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Title: Organic matter in extraterrestrial water-bearing salt crystals

Direct evidence of complex prebiotic chemistry from a water-rich world in the outer solar system is provided by the 4.5-billion-year-old halite crystals hosted in the Zag and Monahans (1998) meteorites. This study offers the first comprehensive organic analysis of the soluble and insoluble organic compounds found in the millimeter-sized halite crystals containing brine inclusions and sheds light on the nature and activity of aqueous fluids on a primitive parent body. Associated with these trapped brines are organic compounds exhibiting wide chemical variations representing organic precursors, intermediates, and reaction products that make up life’s precursor molecules such as amino acids. The organic compounds also contain a mixture of C-, O-, and N-bearing macromolecular carbon materials exhibiting a wide range of structural order, as well as aromatic, ketone, imine, and/or imidazole compounds. The enrichment in 15N is comparable to the organic matter in pristine Renazzo-type carbonaceous chondrites, which reflects the sources of interstellar 15N, such as ammonia and amino acids. The amino acid content of the Zag halite deviates from the meteorite matrix, supporting an exogenic origin of the halite, and therefore, the Zag meteorite contains organics synthesized on two distinct parent bodies. Lastly, our study suggests that the asteroidal parent bodymore » where the halite precipitated, potentially asteroid 1 Ceres, shows evidence for a complex combination of biologically and prebiologically relevant molecules.« less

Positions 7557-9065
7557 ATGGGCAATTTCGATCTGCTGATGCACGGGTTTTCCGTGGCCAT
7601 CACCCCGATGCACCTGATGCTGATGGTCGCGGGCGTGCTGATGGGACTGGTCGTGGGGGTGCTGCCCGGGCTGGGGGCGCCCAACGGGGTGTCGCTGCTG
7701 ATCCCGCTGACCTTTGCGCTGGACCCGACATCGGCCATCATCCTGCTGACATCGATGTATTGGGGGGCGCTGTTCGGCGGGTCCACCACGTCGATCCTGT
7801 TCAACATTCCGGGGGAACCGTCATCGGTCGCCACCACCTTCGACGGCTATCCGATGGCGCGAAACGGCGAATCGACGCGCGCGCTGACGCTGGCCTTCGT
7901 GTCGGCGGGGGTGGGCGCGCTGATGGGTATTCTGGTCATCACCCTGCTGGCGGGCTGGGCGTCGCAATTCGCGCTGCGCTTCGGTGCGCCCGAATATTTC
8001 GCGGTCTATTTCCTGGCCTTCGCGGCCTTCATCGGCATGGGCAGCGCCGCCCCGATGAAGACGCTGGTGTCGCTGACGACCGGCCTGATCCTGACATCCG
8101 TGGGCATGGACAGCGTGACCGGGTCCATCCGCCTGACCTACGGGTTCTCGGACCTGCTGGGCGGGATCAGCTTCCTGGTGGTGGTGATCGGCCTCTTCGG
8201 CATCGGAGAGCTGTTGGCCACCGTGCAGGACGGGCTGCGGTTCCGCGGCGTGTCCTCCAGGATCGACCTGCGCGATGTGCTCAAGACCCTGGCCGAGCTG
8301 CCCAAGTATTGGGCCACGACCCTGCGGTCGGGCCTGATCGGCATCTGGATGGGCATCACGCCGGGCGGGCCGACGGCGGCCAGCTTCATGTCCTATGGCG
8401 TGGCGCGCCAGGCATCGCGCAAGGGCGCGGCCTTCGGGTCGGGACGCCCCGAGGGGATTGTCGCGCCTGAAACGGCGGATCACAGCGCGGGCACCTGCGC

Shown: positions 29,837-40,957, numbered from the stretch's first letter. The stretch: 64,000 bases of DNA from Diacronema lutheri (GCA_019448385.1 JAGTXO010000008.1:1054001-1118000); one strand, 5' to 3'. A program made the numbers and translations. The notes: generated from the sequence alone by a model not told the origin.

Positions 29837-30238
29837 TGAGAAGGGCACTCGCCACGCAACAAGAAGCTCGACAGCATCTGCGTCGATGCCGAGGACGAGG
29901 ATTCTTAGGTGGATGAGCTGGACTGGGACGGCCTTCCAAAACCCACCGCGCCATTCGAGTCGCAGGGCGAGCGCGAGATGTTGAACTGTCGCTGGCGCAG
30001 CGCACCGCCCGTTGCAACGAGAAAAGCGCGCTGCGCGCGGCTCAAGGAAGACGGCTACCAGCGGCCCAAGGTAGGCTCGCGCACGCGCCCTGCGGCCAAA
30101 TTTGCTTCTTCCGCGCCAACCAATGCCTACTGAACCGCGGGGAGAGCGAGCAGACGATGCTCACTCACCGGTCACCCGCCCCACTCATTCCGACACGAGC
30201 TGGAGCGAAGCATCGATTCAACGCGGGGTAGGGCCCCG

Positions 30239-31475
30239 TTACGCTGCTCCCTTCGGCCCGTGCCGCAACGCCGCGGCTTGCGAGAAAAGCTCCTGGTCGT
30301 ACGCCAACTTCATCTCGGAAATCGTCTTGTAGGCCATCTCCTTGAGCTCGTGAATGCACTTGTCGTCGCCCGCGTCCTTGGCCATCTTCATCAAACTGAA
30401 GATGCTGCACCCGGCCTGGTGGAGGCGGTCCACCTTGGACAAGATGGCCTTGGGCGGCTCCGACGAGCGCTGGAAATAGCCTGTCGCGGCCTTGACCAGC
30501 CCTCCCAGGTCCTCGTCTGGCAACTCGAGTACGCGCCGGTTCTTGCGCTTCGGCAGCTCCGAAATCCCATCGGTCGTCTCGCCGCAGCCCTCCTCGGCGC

ORCiD logo [1] ; ORCiD logo [1] ; ORCiD logo [2] ;  [1] ; ORCiD logo [3] ; ORCiD logo [4] ; ORCiD logo [5] ;  [6] ; ORCiD logo [7] ;  [8] ; ORCiD logo [9] ; ORCiD logo [10] ; ORCiD logo [10]
  1. NASA Johnson Space Center, Houston, TX (United States). Astromaterials Research and Exploration Science
  2. Yokohama National Univ., Hodogayaku, Yokohama (Japan). Faculty of Engineering
  3. Japan Agency for Marine-Earth Science and Technology, Otsu, Nankoku, Kochi (Japan). Kochi Inst. for Core Sample Research
  4. Carnegie Inst. of Washington, Washington, DC (United States). Geophysical Lab.
  5. NASA Johnson Space Center, Houston, TX (United States)
  6. Kyoto Univ. (Japan). Graduate School of Science
  7. Lawrence Berkeley National Lab. (LBNL), Berkeley, CA (United States). Advanced Light Source (ALS)
  8. Hiroshima Univ., Higashi-Hiroshima, Hiroshima (Japan). Dept. of Earth and Planetary Systems Science
  9. Univ. of Tokyo, Hongo, Bunkyo-ku (Japan). Dept. of Earth and Planetary Science
  10. Inst. of Materials Structure Science, High-Energy Accelerator Research Organization (KEK), Tsukuba, Ibaraki (Japan); Graduate University for Advanced Studies (SOKENDAI), Tsukuba (Japan). Dept. of Materials Structure Science
Publication Date:
Grant/Contract Number:
AC02-05CH11231; AB261011; AB271007; JP15K17794; AB271015; AB281004
Accepted Manuscript
Journal Name:
Science Advances
Additional Journal Information:
Journal Volume: 4; Journal Issue: 1; Journal ID: ISSN 2375-2548
Research Org:
Lawrence Berkeley National Lab. (LBNL), Berkeley, CA (United States)
Sponsoring Org:
USDOE Office of Science (SC); National Institutes of Natural Sciences (NINS); Japan Society for the Promotion of Science (JSPS); National Aeronautic and Space Administration (NASA)
Country of Publication:
United States
OSTI Identifier: